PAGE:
Art of Persuasion II
Art of persuasion. Sounds melodramatic. Well, it is. The last post had three ways of persuading. This post has three more. So let’s get started.
Consistency. The fourth principle of persuasion is consistency. This is activated by looking and asking for small initial commitments that can be made. Once, in a street very few people were willing to put an unsightly board on their front garden to support a drive safely campaign. But on a similar street 4 times more people were willing to put up the board. So why was the difference? This was because 10 days ago the people of the street were asked to put up a small postcard on their window to support the campaign. That was the initial commitment which led to an increase of 400% increase. So when seeking the use of consistency, you should look for voluntary, active and public commitments and get those in writing.
Liking. The fifth principle is the principle of liking. In a series of business schools, a group of MBA students were told to adopt the notion of “Time is Money” and get straight down to the business. In this group almost 55% were able to come to agreement with the person. The second group of students were asked to exchange some information, identify a similarity they shared in common before beginning negotiations. In this group 90% were able to reach successful and agreeable outcomes. So to conclude, it can be said that to harness the principle of liking, look for areas of similarity that you share with each other and genuine compliments you can give before starting business.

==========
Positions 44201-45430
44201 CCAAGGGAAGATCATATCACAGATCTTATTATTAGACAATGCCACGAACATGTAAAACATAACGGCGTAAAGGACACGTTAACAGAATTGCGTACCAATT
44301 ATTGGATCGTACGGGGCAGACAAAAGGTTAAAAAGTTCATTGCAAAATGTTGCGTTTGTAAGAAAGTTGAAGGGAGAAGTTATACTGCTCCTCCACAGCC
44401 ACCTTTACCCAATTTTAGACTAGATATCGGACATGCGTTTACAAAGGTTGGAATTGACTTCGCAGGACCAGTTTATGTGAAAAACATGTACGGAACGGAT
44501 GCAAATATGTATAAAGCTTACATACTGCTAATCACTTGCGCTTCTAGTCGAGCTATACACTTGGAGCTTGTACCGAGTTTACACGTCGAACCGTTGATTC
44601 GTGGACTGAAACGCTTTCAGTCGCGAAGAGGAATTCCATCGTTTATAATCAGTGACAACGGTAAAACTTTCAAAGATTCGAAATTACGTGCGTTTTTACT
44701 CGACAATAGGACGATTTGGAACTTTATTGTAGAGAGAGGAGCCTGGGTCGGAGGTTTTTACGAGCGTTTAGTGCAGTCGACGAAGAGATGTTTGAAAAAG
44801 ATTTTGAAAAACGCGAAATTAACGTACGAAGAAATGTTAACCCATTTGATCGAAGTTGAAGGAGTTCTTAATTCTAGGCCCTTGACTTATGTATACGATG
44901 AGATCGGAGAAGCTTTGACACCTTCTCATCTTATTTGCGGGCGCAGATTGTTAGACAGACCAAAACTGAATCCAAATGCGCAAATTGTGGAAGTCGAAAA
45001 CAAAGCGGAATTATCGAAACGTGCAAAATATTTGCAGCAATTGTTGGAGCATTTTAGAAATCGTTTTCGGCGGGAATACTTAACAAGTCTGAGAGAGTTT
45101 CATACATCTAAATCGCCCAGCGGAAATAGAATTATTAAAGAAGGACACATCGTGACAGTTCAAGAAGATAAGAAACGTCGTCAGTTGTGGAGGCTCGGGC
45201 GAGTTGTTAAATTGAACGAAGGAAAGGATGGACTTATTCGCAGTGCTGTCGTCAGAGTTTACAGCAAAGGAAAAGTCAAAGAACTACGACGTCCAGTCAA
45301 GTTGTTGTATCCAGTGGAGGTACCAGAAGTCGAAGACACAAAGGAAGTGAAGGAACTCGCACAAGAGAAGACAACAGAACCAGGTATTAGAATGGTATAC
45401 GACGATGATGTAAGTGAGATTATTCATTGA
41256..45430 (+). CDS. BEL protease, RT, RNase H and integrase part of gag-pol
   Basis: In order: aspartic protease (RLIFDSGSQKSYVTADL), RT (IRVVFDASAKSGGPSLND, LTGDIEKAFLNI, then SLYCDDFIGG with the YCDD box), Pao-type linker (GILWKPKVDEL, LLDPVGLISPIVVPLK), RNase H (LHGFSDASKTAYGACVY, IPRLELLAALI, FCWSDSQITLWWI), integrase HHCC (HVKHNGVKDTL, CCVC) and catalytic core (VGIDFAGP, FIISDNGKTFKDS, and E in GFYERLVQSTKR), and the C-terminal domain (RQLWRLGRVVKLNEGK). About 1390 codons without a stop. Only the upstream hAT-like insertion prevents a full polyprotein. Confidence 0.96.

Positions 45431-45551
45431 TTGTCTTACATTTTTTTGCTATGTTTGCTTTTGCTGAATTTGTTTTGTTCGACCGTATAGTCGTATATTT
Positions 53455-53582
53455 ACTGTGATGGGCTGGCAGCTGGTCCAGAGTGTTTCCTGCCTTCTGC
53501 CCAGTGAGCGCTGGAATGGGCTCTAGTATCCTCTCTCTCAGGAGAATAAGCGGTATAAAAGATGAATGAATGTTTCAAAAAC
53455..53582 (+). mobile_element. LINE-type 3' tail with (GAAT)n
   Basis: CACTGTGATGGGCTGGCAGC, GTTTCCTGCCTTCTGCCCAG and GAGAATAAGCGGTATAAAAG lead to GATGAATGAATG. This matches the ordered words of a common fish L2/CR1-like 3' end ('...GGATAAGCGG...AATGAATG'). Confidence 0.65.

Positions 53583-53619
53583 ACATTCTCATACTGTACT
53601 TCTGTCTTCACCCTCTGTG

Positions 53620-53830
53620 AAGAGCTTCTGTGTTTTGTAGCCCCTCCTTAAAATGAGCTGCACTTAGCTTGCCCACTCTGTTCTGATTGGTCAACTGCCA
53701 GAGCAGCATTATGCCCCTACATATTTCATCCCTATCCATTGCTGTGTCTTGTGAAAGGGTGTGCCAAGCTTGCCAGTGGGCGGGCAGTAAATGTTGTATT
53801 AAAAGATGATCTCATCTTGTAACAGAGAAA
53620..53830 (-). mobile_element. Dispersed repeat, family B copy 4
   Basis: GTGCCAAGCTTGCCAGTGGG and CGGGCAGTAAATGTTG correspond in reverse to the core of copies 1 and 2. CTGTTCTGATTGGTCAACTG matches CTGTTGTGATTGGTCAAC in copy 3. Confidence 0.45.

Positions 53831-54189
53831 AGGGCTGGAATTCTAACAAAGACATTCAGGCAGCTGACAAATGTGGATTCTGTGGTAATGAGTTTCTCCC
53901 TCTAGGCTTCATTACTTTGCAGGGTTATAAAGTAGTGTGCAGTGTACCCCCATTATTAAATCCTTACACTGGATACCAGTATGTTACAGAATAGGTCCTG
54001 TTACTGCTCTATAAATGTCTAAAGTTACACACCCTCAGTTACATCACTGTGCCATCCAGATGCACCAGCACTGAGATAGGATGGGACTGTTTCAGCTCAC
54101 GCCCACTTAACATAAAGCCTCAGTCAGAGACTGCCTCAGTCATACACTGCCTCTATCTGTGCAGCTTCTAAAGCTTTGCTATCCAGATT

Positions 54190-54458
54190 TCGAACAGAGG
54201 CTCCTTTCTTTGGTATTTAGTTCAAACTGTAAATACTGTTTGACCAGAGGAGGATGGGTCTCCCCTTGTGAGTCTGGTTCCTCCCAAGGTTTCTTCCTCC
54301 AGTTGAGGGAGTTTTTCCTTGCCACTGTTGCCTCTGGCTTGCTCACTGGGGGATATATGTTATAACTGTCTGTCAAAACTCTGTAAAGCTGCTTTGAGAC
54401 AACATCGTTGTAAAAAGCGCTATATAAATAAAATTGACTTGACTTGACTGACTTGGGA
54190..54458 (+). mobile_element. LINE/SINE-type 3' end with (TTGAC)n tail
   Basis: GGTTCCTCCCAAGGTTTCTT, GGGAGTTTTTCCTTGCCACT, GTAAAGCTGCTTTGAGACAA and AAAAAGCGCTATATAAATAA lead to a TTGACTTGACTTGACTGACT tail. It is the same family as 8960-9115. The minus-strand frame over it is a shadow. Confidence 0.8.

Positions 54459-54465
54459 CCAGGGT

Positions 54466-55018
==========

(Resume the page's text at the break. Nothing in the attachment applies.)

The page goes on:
Consensus. The last principle of persuasion is the principle of consensus. This states that people will look to the actions of others to determine their own. Hotels usually have small cards in bathrooms to persuade guests to reuse towels. Most of this is done by informing the guest of the benefits the reusability can bring to the environment. This stratergy led to an increase of 30% reuse. But what happens if we consider the principle of consensus and include the information that ‘75% of our guests reuse their towels, so please do so as well’. Just by adding a few words and honestly pointing out what previous guests have done, increased 33% of towel reuse. To persuade others, we can point out to what others are already doing as science is telling us that rather than relying on our own ability, we should rely on others, especially similar others.
So this binds up the two blogs on persuasion which has a lot of tricks of persuasion. If you have learnt anything and feel inspired then follow my blog and leave me feedback.
“Thaw with Persuasion is more powerful than Thor with his Hammer. The one melts and the other breaks in pieces” – Henry David Thoreau